Croke Park: Muslims celebrate Eid in Irish house of sport


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Socially distant worshipers celebrated Eid at Croke Park stadium in Dublin

Holding a large Muslim prayer service at an “iconic” Irish sports venue sent a message “to the whole world” that Ireland is a welcoming country, an Islamic leader said.

About 200 Muslims gathered at Croke Park stadium in Dublin on Friday to celebrate the Islamic holiday of Eid.

Croke Park is the headquarters of the Gaelic Athletic Association (GAA).

It has been made available so that Eid can be branded in a safe and socially distant manner during the Covid-19 pandemic.

The event was delivered by Shaykh Umar Al-Qadri, Chairman of the Irish Council for Peace and Muslim Integration.

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Shaykh Umar Al-Qadri said the event showed Ireland to be ‘proud of its diversity’

He thanked the GAA, the Croke Park management and the whole country for using the “historic” place for the prayer service and spoke a few words in Irish.

“Thank you to Ireland because today this Eid prayer sends a very strong message to the whole world that Ireland is indeed a country of céad míle fáilte [Irish phrase for a hundred thousand welcomes]”Dr Al-Qadri said.

“No matter your diversity, no matter how different you are, once you come and live here and become part of the society this island of Ireland has this great and unique ability to embrace you,” the theologian added. Islamic.

Dr Al-Qadri, who submitted the request to GAA to use the stadium for the Eid event, described the stadium as Ireland’s “most iconic and symbolic” location.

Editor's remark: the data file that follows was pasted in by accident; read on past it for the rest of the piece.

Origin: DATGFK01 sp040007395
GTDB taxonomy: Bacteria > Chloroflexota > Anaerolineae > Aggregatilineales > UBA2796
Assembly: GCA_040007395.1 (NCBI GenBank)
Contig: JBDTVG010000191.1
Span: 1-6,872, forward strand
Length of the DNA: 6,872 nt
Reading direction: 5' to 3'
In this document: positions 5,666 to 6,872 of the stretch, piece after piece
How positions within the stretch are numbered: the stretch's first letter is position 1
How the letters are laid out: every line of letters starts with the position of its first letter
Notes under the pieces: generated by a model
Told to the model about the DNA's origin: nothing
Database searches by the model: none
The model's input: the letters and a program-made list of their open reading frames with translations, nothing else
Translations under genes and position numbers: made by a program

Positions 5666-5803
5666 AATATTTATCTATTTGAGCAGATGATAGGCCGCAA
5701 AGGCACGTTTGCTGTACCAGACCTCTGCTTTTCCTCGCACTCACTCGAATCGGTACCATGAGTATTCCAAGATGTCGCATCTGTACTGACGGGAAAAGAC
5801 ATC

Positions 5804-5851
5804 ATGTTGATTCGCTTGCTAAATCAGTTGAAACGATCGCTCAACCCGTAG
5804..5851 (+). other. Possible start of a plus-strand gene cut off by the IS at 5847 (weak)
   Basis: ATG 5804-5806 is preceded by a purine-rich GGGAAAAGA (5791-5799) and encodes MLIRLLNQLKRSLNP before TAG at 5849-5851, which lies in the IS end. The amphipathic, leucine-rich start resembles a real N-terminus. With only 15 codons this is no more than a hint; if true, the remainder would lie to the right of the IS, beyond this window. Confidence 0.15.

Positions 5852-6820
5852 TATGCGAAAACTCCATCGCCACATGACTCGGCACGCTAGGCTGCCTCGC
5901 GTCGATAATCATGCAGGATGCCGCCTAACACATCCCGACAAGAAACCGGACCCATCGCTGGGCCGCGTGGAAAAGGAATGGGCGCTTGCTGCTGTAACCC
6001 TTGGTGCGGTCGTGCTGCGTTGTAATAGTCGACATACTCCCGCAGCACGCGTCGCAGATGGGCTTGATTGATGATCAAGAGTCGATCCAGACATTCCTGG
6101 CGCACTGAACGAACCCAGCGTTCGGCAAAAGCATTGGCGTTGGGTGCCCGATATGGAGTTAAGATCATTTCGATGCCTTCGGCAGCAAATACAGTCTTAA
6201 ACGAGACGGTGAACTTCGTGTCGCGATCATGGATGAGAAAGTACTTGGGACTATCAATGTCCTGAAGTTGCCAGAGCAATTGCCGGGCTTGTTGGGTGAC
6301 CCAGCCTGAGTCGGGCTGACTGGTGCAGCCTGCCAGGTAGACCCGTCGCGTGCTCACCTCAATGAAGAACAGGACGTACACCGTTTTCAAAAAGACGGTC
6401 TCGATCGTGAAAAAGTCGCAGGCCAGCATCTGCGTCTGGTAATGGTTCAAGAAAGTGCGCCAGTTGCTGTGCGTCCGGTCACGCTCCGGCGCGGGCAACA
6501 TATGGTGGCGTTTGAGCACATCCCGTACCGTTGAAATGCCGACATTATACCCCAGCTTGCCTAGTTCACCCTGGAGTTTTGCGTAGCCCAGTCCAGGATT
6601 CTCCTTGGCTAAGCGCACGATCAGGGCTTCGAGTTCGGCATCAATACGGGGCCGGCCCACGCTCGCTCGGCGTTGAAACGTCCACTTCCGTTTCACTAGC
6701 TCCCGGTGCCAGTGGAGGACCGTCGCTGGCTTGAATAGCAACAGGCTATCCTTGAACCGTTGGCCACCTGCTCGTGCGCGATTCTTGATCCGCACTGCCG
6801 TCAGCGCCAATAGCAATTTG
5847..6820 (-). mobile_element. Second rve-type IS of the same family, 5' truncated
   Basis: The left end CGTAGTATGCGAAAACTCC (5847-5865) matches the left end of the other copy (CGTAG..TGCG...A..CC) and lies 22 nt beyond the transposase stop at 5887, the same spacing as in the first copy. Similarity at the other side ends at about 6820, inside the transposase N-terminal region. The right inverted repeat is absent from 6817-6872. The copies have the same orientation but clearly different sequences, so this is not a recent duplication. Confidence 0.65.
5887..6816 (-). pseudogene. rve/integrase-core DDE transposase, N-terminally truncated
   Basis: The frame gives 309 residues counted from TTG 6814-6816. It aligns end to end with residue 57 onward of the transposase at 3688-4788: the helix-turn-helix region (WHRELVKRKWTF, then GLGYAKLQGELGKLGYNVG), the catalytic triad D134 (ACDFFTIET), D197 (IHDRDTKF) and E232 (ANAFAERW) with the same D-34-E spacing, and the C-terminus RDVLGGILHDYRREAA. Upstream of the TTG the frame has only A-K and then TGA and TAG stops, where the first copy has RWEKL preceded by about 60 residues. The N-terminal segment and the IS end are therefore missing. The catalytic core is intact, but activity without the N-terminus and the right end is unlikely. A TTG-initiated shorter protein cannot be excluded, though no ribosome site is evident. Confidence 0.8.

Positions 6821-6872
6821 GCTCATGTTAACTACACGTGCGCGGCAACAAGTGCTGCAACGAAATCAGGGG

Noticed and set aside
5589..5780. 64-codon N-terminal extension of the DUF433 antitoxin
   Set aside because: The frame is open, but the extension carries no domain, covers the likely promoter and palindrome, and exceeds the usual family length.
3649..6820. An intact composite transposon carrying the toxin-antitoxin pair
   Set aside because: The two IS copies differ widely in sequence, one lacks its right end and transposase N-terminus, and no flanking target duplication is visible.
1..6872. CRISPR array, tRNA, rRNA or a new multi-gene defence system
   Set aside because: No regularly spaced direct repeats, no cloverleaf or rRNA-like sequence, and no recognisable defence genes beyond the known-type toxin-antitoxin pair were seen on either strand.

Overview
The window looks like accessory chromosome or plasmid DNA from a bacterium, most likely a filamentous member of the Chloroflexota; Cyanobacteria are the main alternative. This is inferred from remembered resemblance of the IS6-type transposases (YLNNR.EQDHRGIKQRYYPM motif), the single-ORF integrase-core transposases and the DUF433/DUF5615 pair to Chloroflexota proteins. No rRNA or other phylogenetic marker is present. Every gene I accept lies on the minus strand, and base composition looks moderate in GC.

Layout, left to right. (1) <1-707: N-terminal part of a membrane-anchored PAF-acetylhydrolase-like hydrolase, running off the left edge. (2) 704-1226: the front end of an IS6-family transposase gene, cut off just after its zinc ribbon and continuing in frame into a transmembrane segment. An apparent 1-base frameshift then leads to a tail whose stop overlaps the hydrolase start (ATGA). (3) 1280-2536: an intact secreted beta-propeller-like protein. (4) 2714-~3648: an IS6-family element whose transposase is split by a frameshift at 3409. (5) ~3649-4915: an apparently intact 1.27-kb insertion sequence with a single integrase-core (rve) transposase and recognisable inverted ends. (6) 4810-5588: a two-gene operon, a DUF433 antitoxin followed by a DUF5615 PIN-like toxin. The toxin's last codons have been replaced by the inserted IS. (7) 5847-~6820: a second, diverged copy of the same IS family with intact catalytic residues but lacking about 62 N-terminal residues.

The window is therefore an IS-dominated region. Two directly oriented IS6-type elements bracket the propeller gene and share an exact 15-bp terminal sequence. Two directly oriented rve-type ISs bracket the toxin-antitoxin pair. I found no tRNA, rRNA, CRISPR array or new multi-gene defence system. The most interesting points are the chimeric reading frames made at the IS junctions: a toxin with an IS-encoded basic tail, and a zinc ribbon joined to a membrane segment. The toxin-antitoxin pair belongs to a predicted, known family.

“It is a country that takes pride in its diversity and embraces those who become part of society,” he said.

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Six-year-old boy holds Irish flag during Eid celebration in Croke Park

Croke Park was built to showcase the traditional Irish sports of Gaelic football; hurling and camogie, but it was also used to host rock and pop concerts as well as conferences and corporate events.

It is Ireland’s largest sports arena, with a capacity of over 82,000 spectators.

The size of the hall allowed Friday worshipers to sit on prayer rugs, spaced out across the grounds.

The service was also attended by Catholic, Protestant and Jewish leaders from Dublin, as well as a representative of the Irish government.

Irish President Michael D Higgins sent a message of goodwill to mark the occasion, in which he praised the symbolism of the Croke Park event.

“The celebration, in such an iconic Irish location, of this important holiday in the Islamic calendar is an important moment in the Irish narrative,” the president wrote.

“It is a reminder of the extremely diverse community we have become and the enormous contribution you, our new communities, have made and continue to make to Ireland. “

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Muslim men perform Eid al-Adha prayers on the grounds of Croke Park in Dublin

Dr Umar Al-Qadri used his speech to salute the work of health workers who have put their lives at risk to treat patients during the coronavirus outbreak.

He paid tribute to the late Dublin doctor Syed Waqqar Ali, who this month was the eighth healthcare worker to die in the Republic of Ireland after being diagnosed with Covid-19.

However, Dr Al-Qadri added that the pandemic had also “brought some blessings”.

“Without this pandemic, we probably wouldn’t have been here,” he told the Croke Park rally.

“Without this pandemic, our communities would not have been united.

“We understand as humans that we are in the same boat and that we face the same challenges. “


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